Long Story Short – Andrew Hawkey (reviewed by T. Bebedor)

Folk music is something that is slowly appealing to me, much of the appeal comes from hearing folk musicians live, it’s safe to say most music sounds better live, but there is something magnetic about live folk music. The genre seems to have widened to what is considered as folk over the last few decades, it’s no longer two bearded men with battered guitars drinking bitter from beer mugs.

Cornishman Andrew Hawkey’s new album, ‘Long Story Short’, sits in the traditional side of folk, there are the usual suspects of acoustic guitar, bass, banjo, steady drums and slide guitar but on occasion, it moves into other areas, also. The songs are well written and the lyrics poetic and reflective of a man in his seventh decade. We open with the beautiful ‘Dear Friend’ that would happily grace any folk night in the world, the musicianship is performed in such a way that what sounds simple is actually complicated and layered.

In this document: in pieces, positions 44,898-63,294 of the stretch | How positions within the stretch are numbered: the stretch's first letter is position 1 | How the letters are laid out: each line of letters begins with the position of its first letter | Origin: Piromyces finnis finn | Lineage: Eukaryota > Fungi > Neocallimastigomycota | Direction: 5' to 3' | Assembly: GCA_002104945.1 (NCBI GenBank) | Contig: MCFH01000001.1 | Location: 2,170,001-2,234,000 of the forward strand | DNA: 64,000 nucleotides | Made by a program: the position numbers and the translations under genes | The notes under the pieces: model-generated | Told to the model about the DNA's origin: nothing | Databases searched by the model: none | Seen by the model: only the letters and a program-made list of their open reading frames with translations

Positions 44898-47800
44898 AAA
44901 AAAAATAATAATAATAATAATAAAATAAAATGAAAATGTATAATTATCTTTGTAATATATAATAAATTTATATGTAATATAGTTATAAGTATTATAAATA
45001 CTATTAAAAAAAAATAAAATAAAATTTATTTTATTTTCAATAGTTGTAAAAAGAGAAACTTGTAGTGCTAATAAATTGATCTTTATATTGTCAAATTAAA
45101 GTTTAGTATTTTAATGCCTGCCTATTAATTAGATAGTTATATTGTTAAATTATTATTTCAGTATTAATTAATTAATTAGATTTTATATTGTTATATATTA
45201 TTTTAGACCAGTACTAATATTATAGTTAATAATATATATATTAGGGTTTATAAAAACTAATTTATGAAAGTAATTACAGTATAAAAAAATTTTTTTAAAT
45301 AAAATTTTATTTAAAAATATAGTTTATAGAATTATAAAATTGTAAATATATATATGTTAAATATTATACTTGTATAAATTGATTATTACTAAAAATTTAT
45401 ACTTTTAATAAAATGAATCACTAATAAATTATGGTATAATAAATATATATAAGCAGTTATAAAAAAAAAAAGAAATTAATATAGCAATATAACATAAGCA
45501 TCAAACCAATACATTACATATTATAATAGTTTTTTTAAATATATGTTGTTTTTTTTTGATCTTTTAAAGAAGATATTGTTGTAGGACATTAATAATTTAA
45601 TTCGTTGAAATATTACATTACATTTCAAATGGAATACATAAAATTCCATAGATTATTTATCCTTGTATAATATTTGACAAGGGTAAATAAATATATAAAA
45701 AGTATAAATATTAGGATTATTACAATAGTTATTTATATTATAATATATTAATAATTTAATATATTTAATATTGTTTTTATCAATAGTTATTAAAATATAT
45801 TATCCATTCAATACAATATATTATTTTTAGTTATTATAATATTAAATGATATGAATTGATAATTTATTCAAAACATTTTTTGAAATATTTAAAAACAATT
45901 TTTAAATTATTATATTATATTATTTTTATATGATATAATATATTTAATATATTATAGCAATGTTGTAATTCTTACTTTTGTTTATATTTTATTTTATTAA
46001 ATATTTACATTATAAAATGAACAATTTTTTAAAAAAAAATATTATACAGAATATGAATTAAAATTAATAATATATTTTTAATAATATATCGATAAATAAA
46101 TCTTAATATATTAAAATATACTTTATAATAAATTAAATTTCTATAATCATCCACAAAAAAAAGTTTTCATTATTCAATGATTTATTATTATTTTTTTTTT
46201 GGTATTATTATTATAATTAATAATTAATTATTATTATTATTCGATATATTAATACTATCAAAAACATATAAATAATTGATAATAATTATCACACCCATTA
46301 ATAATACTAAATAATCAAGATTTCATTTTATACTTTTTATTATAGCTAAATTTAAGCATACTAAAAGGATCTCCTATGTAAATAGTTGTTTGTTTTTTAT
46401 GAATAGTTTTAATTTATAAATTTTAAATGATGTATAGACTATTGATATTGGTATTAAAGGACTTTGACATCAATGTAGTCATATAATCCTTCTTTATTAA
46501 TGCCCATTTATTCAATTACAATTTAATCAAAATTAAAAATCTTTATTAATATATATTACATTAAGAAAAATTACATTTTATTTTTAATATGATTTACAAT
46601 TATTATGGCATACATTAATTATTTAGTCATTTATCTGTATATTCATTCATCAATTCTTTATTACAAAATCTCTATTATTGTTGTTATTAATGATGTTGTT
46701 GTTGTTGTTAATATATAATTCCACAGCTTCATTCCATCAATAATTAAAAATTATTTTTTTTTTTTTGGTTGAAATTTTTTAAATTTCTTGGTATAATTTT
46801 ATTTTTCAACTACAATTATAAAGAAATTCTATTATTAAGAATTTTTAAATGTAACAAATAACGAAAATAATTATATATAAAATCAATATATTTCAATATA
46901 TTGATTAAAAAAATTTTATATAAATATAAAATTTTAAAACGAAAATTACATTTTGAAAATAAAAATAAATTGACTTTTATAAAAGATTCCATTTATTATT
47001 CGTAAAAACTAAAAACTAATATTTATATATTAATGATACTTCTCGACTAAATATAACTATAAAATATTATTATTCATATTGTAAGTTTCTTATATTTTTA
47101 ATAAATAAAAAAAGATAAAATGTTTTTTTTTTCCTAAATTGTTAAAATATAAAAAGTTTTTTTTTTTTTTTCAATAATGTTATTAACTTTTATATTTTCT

‘Golden Heart (On a Rusty Chain)’ and ‘Spirit’ has the feel of Americana with slide guitar and harmonica dips its toes into Country bar territory, this isn’t the knitted cardigan music you associate with folk. There is a hint of Don McLean on ‘Painter’, it’s not just the title drawing comparison to McLean’s ‘Vincent’ but the intricate guitar play and calming nature of the song. The album as a whole, feels unrushed and unmuddied, each instrument is heard clearly, would sit nicely in anyone’s folk collection and it benefits from the Americana influence.

I’ve lived with this album for a few weeks – it was released early April – and I’ve found myself coming back to it when I need some calming sounds and it grows with each listen. In such an uncertain time, it’s comforting to have something so reliable nearby.

If you’re already a paid-up member of the folk club (and I know there are millions of you) you are probably already aware of Andrew Hawkey, but if you’re new to folk or want music with a little more gravity, search this out.

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